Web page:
The Unraveling of the Bush Presidency

The Unraveling of the Bush Presidency

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by Howard Zinn
     
 

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Here, in the magisterial yet plain-spoken style of A People's History of the United States, is historian Howard Zinn's long-awaited telling of these last six years of United States history, a time when catastrophic machinations of war have dictated our foreign and domestic policy, and when voices of resistance have appeared in the unlikeliest places.
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Overview

Here, in the magisterial yet plain-spoken style of A People's History of the United States, is historian Howard Zinn's long-awaited telling of these last six years of United States history, a time when catastrophic machinations of war have dictated our foreign and domestic policy, and when voices of resistance have appeared in the unlikeliest places.
Perhaps more than any other American, Howard Zinn has helped us understand ourselves by deepening our understanding of our own history.

Product Details

ISBN-13:
9781583227695
Publisher:
Seven Stories Press
Publication date:
04/01/2007
Pages:
64
Sales rank:
1,374,658
Product dimensions:
5.05(w) x 7.10(h) x 0.16(d)

Meet the Author

HOWARD ZINN’s (1922–2010) great subject isn’t war, but peace. After his experience as a bombardier in World War II, he became convinced that there could be no such thing as a “just war,” as the vast majority of modern warfare’s victims are made up of innocent civilians. In his books, including A People’s History of the United States and its companion volume, Voices of a People’s History of the United States, Zinn affirms the power of the masses to influence major events. Through a lifetime of pointed scholarship and principled civil disobedience, he has led and continues to lead generations in the ways of peace.

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The Unraveling of the Bush Presidency 3.3 out of 5 based on 0 ratings. 8 reviews.
Anonymous More than 1 year ago
Complete waste of money.
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Guest More than 1 year ago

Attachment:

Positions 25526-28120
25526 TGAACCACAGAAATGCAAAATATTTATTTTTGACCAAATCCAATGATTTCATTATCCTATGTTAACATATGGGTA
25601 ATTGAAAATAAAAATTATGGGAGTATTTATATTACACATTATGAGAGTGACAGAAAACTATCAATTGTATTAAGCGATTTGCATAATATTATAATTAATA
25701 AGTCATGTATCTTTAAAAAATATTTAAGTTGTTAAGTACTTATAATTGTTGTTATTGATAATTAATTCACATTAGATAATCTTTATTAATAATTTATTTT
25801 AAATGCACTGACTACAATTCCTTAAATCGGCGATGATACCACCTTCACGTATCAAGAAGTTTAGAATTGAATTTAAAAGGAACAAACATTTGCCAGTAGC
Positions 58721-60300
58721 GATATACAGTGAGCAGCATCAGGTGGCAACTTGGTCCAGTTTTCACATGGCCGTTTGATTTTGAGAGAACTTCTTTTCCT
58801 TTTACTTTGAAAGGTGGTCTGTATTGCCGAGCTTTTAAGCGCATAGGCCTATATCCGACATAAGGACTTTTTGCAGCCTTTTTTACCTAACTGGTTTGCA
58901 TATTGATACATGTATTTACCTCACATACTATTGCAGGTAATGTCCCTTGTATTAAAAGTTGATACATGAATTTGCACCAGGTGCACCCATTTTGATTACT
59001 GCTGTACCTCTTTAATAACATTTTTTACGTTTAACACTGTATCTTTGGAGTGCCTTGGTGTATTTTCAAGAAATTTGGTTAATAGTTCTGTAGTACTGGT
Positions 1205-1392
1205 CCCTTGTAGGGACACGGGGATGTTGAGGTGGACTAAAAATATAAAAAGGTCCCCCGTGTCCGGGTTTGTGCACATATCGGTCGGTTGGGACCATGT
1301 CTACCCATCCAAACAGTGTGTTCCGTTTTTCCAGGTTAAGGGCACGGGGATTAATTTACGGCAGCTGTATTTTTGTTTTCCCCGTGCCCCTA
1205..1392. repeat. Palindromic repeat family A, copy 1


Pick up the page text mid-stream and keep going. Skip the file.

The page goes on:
The most recent edition of American historian Howard Zinn¿s classic A People¿s History of the United States ended with Bush¿s declaration of a `war on terror¿. This brief volume brings the story up to date. Zinn explains how Bush misled people into the wars. ¿It was part of a historic pattern in U.S. foreign policy to tell the American people that war was necessary to defend the United States against a threat, or to bring liberty and democracy to other countries, while the real motives for war ¿ the profits of corporations, the control of vital raw materials, the expansion of the U.S. empire ¿ were concealed.¿ He sums up that Bush¿s two wars have not brought democracy, freedom or security to the peoples of Iraq and Afghanistan and have not weakened terrorism. Far from bringing democracy abroad, the wars were violating democracy in the USA. The PATRIOT Act extended the state¿s power to intercept communications and gave it the power to search people¿s homes without their knowledge. Zinn particularly condemns the US state¿s authorisation of torture. He notes that when the US Senate was considering a bill to ban torture, Vice President Cheney visited senators to argue against the bill. Late in 2006, Congress passed, and President Bush signed, a bill allowing the CIA to continue harsh interrogation ¿ torture ¿ of suspected terrorists in secret CIA prisons abroad. This bill also ended the right of habeas corpus for anyone, including US citizens, whom the President or the secretary of defense designated as an `unlawful enemy combatant¿. In 2006 Congress passed a military budget of $500 billion and arms and oil firms got huge profits, while education and medical care were cut. Chief Executive Officers got 400 times the wage of the average worker, while the minimum wage stayed where it was ten years ago, at $5.15 an hour. Most Americans now oppose the war and want to withdraw the troops, and President Bush has the lowest ratings of any president in history.